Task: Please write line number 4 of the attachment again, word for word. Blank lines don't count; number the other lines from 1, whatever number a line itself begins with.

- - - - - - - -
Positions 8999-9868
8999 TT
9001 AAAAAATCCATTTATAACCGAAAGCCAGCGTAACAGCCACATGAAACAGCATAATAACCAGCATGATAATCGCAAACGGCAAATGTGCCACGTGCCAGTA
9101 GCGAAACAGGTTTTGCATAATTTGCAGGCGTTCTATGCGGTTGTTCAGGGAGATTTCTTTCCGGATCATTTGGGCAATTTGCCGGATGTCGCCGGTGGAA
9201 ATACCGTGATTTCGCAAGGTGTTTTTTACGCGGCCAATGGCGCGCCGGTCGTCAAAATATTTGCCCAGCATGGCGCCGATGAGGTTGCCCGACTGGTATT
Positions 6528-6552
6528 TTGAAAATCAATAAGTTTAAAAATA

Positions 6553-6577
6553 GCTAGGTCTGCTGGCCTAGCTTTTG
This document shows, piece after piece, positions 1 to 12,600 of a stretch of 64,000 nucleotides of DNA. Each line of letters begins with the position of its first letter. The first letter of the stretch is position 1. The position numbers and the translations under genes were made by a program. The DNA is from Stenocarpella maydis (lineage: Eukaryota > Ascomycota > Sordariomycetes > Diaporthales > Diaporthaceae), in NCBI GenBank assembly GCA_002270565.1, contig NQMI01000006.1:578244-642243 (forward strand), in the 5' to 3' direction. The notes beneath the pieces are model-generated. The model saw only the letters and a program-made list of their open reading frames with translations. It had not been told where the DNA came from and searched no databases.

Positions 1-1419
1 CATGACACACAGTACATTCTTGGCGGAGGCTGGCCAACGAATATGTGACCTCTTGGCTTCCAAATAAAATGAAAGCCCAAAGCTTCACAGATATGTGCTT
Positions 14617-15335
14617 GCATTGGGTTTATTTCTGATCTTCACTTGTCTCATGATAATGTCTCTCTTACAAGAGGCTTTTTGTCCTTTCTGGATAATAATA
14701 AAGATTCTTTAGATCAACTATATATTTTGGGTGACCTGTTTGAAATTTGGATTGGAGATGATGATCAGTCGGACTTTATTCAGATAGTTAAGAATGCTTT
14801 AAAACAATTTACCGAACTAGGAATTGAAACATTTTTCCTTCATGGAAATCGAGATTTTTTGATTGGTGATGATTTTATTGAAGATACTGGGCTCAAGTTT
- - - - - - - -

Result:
9101 GCGAAACAGGTTTTGCATAATTTGCAGGCGTTCTATGCGGTTGTTCAGGGAGATTTCTTTCCGGATCATTTGGGCAATTTGCCGGATGTCGCCGGTGGAA